30


The Role of Migrant Care Workers in Aging Societies Table 4: Demographic characteristics of long-term care workers by nativity (2007)

Nativity and occupation

Foreign-born workers Average Personal and home care aides Nursing, psychiatric, and home health aides Licensed practical and vocational nurses Registered nurses Therapists & physician assistants Practioners Native-born workers Average Personal and home care aides Nursing, psychiatric, and home health aides Licensed practical and vocational nurses Registered nurses Therapists & physician assistants Practioners

Immigrated last 10 years

Naturalized citizen 18 years and older

Female

Age

Years of education

76.8 88.0

45.2 47.0

15.0 11.7

27.0 33.0

59.3 44.0

86.0

44.0

12.1

34.0

51.0

85.0 87.0

43.0 45.0

13.3 15.7

28.0 28.0

58.0 61.0

75.0 40.0

41.0 51.0

16.3 21.0

23.0 16.0

61.0 81.0

81.3 86.0

43.8 43.0

15.0 12.3

---

---

89.0

38.0

12.4

--

--

94.0 93.0

43.0 47.0

13.2 15.0

---

---

82.0 44.0

42.0 50.0

16.3 20.6

---

---

Source: Tabulations of the American Community Survey. Note: -- does not apply to native born workers; due to small sample size the estimates for practioners are averaged for 2003-2007.

How do foreign-born workers fare in the LTC labor market? Table 5 shows basic employment conditions for native- and foreign-born workers. The foreign born work more hours than natives averaging 40 hours per week to natives’ 37 hours, associated with the fact that 78 percent work full time compared with 72 percent of natives. This tendency of the foreign born to work longer hours holds across all LTC occupations with the exception of practitioners where the hours are the same as natives. But where the foreign born appear little different than natives in the percent self-employed in most occupations, foreignborn practitioners are much less likely than natives to be self-employed.

31


The Role of Migrant Care Workers in Aging Societies Table 5: Labor market characteristics of long-term care workers by nativity (2007)

Nativity and occupation

Foreign-born workers Average Personal and home care aides Nursing, psychiatric, and home health aides Licensed practical and vocational nurses Registered nurses Therapists and physician assistants Practioners Native-born workers Average Personal and home care aides Nursing, psychiatric, and home health aides Licensed practical and vocational nurses Registered nurses Therapists and physician assistants Practioners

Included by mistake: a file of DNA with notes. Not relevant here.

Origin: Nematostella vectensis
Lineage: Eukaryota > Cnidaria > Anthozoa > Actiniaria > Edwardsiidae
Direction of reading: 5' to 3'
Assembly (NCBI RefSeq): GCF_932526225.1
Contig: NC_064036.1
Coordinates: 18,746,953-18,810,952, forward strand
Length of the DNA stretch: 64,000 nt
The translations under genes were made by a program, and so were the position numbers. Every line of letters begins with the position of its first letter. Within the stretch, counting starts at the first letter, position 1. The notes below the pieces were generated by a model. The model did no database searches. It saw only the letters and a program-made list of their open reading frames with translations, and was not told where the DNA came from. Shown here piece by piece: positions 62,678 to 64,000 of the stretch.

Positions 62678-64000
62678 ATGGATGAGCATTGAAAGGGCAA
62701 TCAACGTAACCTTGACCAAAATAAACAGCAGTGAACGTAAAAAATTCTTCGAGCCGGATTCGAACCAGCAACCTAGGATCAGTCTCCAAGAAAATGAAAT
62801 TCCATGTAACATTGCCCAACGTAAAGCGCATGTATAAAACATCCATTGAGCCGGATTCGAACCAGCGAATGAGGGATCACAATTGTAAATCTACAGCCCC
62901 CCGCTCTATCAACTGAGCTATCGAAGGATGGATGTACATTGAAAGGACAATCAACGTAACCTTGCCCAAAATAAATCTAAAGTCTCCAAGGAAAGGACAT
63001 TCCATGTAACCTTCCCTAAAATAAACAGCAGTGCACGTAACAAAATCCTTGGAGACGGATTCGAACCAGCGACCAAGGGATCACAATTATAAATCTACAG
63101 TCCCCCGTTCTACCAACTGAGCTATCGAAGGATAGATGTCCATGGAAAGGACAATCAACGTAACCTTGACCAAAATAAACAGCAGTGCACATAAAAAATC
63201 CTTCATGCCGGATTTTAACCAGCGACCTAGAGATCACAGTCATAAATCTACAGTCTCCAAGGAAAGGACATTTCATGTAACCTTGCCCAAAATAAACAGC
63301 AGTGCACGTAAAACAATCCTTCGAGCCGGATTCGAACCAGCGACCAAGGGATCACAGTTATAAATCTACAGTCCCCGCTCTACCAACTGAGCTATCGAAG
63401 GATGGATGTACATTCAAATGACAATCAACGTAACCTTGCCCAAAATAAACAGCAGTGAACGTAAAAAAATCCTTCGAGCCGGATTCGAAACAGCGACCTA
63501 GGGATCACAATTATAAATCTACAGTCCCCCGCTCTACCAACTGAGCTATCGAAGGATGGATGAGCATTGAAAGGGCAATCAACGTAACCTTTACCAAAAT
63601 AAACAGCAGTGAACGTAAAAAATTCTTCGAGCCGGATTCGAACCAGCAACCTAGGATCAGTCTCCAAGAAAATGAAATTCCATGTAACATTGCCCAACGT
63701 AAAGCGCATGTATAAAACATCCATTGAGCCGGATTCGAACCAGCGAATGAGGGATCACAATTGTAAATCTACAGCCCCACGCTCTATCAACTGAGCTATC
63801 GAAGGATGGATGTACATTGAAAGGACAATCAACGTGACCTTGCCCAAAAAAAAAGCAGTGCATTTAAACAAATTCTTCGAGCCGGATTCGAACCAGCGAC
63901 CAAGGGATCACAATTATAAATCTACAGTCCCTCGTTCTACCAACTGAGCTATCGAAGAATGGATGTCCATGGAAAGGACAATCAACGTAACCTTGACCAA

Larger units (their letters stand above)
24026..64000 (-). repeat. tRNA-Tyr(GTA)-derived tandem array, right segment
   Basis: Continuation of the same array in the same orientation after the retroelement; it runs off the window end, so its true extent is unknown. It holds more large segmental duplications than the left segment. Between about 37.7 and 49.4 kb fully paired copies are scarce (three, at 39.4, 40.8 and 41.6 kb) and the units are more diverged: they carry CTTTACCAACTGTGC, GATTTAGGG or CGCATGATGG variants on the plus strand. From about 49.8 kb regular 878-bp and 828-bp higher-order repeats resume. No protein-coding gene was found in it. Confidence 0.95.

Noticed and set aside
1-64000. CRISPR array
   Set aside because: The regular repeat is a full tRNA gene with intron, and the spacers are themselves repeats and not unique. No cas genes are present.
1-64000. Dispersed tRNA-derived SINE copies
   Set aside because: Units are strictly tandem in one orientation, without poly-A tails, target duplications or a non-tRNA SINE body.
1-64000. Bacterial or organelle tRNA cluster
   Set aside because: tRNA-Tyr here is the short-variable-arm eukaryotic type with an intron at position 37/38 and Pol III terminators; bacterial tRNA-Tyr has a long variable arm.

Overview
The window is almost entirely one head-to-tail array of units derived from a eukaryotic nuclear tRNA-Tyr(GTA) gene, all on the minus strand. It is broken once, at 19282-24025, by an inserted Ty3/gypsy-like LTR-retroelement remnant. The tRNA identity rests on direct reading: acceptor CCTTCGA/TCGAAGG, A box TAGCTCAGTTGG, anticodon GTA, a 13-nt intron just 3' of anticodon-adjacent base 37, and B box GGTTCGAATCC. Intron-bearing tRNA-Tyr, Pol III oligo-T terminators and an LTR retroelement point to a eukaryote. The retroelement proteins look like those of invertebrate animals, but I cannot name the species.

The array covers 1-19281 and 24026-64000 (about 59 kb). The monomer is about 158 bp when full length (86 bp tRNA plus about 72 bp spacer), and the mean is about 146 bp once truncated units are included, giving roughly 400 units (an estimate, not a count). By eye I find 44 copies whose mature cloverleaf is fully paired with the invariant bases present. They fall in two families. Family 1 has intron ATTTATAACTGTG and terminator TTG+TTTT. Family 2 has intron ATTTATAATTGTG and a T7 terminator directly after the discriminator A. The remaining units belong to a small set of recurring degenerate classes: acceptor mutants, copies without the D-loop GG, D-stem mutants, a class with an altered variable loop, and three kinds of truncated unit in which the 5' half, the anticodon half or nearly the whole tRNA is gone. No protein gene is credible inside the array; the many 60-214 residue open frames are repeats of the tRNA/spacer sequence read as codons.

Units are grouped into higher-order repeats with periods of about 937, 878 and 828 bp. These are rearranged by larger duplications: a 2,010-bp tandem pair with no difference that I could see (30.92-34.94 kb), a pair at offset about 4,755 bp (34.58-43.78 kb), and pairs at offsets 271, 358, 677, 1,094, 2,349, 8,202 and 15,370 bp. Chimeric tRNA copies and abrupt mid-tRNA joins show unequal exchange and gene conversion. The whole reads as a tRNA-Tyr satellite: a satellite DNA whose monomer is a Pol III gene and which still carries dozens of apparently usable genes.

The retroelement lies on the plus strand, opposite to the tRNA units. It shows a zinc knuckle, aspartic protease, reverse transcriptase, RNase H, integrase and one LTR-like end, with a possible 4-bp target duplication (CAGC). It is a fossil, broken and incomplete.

Weekly earnings, average

Unemployed (%)

Usual weekly , average

Full time, hours >= 35 (%)

Selfemployed (%)

$1,139

3.0

39.8

78.3

4.5

$380

7.0

36.0

62.0

12.0

$533

4.0

39.0

79.0

3.0

$925 $1,215

2.0 3.0

42.0 41.0

89.0 86.0

0.0 0.0

$1,310 $2,473

1.0 1.0

41.0 40.0

70.0 84.0

5.0 7.0

$906

4.5

36.8

71.8

5.5

$341

9.0

34.0

58.0

12.0

$432

7.0

35.0

70.0

2.0

$666 $916

4.0 3.0

38.0 38.0

77.0 74.0

0.0 0.0

$956 $2,127

1.0 3.0

36.0 40.0

68.0 84.0

4.0 15.0

Source: Tabulations of the American Community Survey. Note: Due to small sample size the estimates for practioners are averaged for 2003-2007.

Foreign-born workers fare better than natives on basic measures of employment outcomes. Foreign-born workers on average have lower rates of unemployment, 4.2 percent compared with 4.8 percent for natives. Foreign-born professional care workers experience unemployment rates similar to natives, both groups having exceptionally low rates of unemployment. But foreign-born direct care workers have lower rates of unemployment than their native counterparts. At the same time, all direct care workers have rather high rates of unemployment even for 2007 when rates were beginning to increase due to the onset of recession.

32


The Role of Migrant Care Workers in Aging Societies

The foreign born earn more than natives, $233 per week on average for all long-term care jobs, as well as more in each individual long-term care occupation. Perhaps the foreign born tend to perform better than natives in the labor market because they are slightly older, better educated, and work longer hours. But that is not the case. In a separate analysis, we conducted a regression analysis of migrant-native wage differentials and, holding constant the number of hours worked, experience, language, and the educational differences of migrants and natives, we found that the foreign born still earn significantly more than natives in all LTC occupations.56 Why the long-term care foreign born earn more than natives is unclear, particularly when immigrants in most other sectors most often earn less than natives after adjusting for experience and skill differentials. It is possible, as our fieldwork suggests, that the foreign born command higher earnings in the long-term care sector because they tend to have longer tenure with their employer or because they work exceptionally well with the elderly. Whatever the ultimate explanation for the relatively better outcomes of immigrants compared with natives, we should not lose sight of the fact that LTC jobs generally pay somewhat less than other jobs. Direct care workers especially are poorly paid, earning less than the median wage for U.S. workers. They are also less likely to be covered by employment benefits such as health insurance for themselves and their families.57 On the one hand, these findings suggest that immigrants in long-term care are not experiencing, on average, discriminatory treatment relative to natives. If anything, they are slightly favored over natives. On the other hand, all workers in long-term care could stand better working conditions, employment benefits, and improved wages.